The city of Chattanooga says its new wet-weather equalization station, which consists of three storage tanks that can hold up to 30 million gallons of wastewater, has prevented untreated wastewater from overflowing into the Tennessee River during heavy rains since it became fully operational in June.
The storage tanks are among a number of improvements Chattanooga has constructed in order to end the discharge of untreated sewage into the Tennessee River, says Mark Heinzer, interim director of the Moccasin Bend Environmental Campus.
“When Chattanooga was hit with a 10-year rain event that flooded streets, parking lots and buildings Aug. 10, one very important thing did not happen – no untreated wastewater overflowed into the Tennessee River, thanks to the city’s new wet weather equalization station.
“Instead, 18 million gallons of wastewater and rainwater overflow was pumped into tanks and later released into our treatment plant for purification.”
In addition to the completion of the equalization station, the Department of Public Works has made progress in repairing and rehabilitating other parts of the city’s wastewater system since entering into a consent decree with the federal government in 2013.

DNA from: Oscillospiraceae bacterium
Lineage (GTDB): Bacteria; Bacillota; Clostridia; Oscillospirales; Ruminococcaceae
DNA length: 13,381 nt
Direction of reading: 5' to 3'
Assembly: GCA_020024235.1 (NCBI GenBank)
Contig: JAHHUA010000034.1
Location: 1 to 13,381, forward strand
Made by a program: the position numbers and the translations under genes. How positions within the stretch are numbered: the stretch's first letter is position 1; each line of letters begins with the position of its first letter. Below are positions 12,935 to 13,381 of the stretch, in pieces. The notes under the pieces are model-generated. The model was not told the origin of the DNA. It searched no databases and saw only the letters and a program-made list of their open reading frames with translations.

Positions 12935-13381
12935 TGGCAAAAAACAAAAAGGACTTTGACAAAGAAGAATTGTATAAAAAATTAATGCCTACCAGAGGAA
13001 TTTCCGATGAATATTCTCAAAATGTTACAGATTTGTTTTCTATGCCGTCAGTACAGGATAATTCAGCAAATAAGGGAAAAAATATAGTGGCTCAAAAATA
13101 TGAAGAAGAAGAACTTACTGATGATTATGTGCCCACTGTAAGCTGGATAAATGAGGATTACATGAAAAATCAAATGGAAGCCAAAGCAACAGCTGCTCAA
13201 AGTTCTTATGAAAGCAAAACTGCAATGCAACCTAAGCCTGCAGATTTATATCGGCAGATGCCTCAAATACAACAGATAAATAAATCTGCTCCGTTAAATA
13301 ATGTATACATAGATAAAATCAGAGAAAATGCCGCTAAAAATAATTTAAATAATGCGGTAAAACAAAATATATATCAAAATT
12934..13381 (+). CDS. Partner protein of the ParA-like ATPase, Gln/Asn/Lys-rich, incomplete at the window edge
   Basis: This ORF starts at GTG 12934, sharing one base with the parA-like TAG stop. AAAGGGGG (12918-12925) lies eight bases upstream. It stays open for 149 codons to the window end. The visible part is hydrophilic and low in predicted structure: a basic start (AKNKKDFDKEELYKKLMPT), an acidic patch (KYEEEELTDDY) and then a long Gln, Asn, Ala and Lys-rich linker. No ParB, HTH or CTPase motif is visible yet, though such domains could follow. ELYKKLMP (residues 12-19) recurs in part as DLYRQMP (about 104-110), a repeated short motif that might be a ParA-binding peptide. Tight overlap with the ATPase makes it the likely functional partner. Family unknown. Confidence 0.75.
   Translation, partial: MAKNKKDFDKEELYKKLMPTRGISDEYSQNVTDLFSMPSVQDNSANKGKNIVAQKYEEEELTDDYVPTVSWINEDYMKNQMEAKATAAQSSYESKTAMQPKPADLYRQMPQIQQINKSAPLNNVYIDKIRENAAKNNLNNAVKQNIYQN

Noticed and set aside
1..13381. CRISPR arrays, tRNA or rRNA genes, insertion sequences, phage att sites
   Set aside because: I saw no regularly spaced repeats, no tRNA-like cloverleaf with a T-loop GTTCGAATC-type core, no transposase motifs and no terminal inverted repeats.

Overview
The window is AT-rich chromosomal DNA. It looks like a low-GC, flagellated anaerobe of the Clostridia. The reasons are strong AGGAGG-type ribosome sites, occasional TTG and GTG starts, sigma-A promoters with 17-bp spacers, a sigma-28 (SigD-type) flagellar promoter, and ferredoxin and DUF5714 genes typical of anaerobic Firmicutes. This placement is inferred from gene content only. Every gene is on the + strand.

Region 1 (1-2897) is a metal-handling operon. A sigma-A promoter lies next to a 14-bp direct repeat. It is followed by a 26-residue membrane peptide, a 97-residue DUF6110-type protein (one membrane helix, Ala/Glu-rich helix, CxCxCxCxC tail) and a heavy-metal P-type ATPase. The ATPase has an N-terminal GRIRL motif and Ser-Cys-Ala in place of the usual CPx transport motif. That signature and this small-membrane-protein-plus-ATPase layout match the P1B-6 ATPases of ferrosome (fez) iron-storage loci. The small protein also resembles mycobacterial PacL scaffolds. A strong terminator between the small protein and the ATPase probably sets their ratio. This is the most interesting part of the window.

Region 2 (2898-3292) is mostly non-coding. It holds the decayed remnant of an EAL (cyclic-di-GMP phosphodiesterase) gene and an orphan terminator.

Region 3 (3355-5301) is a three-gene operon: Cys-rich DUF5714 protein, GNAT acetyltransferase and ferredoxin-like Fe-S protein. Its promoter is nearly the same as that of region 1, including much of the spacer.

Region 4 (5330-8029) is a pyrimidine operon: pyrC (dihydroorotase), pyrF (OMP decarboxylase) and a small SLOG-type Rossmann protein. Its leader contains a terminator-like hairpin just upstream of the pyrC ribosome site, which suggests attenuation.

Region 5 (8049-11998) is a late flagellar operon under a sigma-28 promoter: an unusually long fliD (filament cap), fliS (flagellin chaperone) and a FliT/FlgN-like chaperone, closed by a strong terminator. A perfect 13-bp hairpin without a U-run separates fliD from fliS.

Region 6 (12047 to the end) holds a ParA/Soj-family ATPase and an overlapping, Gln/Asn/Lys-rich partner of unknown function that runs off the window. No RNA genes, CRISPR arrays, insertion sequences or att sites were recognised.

These include rehabilitating 12 pump stations (with four more slated for 2023), completing 12 capital projects to improve the Moccasin Bend Wastewater Treatment Plant, inspecting and evaluating 284 miles of pipe and rehabilitating 73 miles of pipe (about 25% of the system), rehabilitating over 2,000 manholes and cleaning approximately 1 million feet of pipe throughout the city annually.
The consent decree is an agreement between the federal government and the city meant to correct a violation of federal law to avoid litigation.
In this case, Chattanooga’s old and inadequate sewer system, which combined both sewage and the city’s often torrential rainfall into one system, was repeatedly overflowing during heavy rains, causing nearly 100 million gallons of untreated wastewater to flow into the Tennessee River every year.
The resulting contamination of the Tennessee River violated the federal Clean Water Act. In response, the city entered into a consent decree with the Tennessee Department of Environment and Conservation and the EPA in 2013 to start rehabilitating and renewing its wastewater system.
Chattanooga is about halfway through its $1.1 billion, 17-year commitment under the consent decree.
Source: City of Chattanooga